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Anyone Can Retire A Millionaire — Just Make The Right Choices Now

As Millennials, we have an inherent connection to the word “million.” We were brought up in a new millennium and can recall the ball dropping, as every clock and calendar changed from 1999 to 2000.

For the first time in US history, it was possible to make a million dollars without curing cancer.

One of our fictional idols, Jay Gatsby, would be worth around $35 million in today's currency, but that comes out to only a little more than $1.5 million, back in his day.

If you went to a private college, it was assumed your parents were worth at least $1 million. But, we will be the first generation in which even a million may not be enough.

To quote whomever Justin Timberlake played in “The Social Network,” “A million dollars isn't cool, you know what's cool? A billion dollars.”

Unfortunately, many of us won't be cool. A billion dollars is still a crazy-huge amount of money. However, we can all be millionaires. It won't be quick and it won't be easy, but it's pure math. All you have to do is play the game called “compounding interest.”

The one thing every Millennial has on his or her side is time. Whether you use it as a blessing or curse is up to you. From the words of the great Albert Einstein, “Compound interest is the eighth wonder of the world. He who understands it, earns it. He who doesn't… pays it.”

When it comes to the future value or possible future value of your savings or investments, all you need are three variables: years until retirement (65 minus your age), investment return and free cash.

Free cash is how much money you have left after paying the bills. Bills and cost of living are considered to be rent or mortgage, utilities, food, gas, insurance and taxes. Bills don't include bar nights, nightclubs, Starbucks, Rolexes or new clothes, as those are considered extraneous spendings.

Understanding the importance of drafting a budget that creates free cash is the first step toward becoming a millionaire. Here's how much free cash you should aim to budget for:

– A 20-year-old is investing in a portfolio aimed to provide 8 percent annualized return. How much does he or she need to save per month to become a millionaire by age 65? Answer: $189.59

– A 25-year-old is investing in a portfolio aimed to provide 8 percent annualized return. How much does he or she need to save per month to become a millionaire by age 65? Answer: $286.45

– A 30-year-old is investing in a portfolio aimed to provide 8 percent annualized return. How much does he or she need to save per month to become a millionaire at 65? $435.94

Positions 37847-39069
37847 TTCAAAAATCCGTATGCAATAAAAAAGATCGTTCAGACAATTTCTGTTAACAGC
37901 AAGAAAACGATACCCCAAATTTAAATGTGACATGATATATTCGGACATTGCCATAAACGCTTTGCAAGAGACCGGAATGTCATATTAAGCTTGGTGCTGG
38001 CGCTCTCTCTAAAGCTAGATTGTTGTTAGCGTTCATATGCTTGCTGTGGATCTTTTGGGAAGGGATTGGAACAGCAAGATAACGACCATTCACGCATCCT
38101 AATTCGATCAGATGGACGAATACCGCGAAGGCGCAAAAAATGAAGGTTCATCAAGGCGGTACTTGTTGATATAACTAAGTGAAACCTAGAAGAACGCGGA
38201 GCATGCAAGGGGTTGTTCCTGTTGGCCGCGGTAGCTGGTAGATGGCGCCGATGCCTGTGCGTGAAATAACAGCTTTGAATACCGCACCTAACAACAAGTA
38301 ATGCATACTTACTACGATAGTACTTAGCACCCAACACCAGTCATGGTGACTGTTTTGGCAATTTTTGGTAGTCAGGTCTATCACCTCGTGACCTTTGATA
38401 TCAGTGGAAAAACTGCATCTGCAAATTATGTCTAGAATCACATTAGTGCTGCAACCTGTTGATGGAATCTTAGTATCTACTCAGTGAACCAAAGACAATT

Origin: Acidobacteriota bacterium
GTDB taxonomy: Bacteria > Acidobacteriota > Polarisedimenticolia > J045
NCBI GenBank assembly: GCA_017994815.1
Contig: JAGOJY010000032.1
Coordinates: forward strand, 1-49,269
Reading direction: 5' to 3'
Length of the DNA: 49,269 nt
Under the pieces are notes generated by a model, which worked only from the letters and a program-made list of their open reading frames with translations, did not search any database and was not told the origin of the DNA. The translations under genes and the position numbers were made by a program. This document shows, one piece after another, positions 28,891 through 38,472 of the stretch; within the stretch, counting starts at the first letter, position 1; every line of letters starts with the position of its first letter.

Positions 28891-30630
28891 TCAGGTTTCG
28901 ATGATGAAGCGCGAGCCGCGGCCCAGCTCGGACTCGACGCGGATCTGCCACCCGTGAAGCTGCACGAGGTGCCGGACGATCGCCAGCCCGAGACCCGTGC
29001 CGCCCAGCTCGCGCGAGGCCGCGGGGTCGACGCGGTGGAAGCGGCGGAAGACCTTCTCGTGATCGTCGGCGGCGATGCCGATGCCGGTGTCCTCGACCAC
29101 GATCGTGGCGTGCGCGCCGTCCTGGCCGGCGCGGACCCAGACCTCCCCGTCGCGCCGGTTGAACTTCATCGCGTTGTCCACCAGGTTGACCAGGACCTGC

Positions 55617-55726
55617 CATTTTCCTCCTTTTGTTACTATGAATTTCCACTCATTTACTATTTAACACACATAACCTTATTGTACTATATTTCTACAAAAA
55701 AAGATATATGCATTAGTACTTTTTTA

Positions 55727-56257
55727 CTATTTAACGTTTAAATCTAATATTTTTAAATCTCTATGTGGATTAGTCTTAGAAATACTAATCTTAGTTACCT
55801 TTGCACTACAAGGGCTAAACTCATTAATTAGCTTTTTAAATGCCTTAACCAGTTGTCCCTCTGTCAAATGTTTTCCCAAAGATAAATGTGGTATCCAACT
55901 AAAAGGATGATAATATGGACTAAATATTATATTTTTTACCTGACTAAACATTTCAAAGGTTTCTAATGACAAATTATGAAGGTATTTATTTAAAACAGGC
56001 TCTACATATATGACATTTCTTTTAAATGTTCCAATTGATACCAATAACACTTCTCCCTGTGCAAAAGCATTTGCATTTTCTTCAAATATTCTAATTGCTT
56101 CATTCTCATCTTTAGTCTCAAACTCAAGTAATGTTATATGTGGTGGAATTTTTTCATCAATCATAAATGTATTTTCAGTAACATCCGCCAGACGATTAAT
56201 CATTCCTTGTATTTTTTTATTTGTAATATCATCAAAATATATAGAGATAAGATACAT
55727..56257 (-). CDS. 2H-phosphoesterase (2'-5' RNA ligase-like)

Do you see the difference between starting today versus starting in five or 10 years from now? The amount you would need to save starting now is practically a weekly bar tab. What can you give up today to ensure you have the future you want tomorrow?

I already know what you are saying: “This looks great on paper, but how does it hold up in the real world?” That is the hard part.

Friends ask you to go for a drink, significant others ask for a getaway, your car breaks down, your rent goes up, you are sick of eating grilled chicken every day. The list goes on and on forever, and your FOMO radar is off the charts.

But, a well placed “no thanks” can determine whether you live a life of debt-ridden poverty or the life of a true millionaire.

A life is built on the day-to-day activities — the small things, the habits and the values.

It's about the checking of prices at the grocery store before you buy, the skipping the Thursday night happy hour because the specials are better Friday and the daily gym sesh.

A life isn't built upon a winning lottery ticket, a home run or luck. What kind of life are you building for yourself?

PS: If you want to play with some more variables (extra investment return, early retirement, already have a savings account balance), you can find a tool to help you HERE.

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Layton Cox

Contributor

Layton Cox is the Chief Operating Officer of My Pathway, an online investment management and financial advice service. Layton has been featured in The Wall Street Journal, US News & World Report, Investment News, and many other publications ...
Layton Cox is the Chief Operating Officer of My Pathway, an online investment management and financial advice service. Layton has been featured in The Wall Street Journal, US News & World Report, Investment News, and many other publications ...

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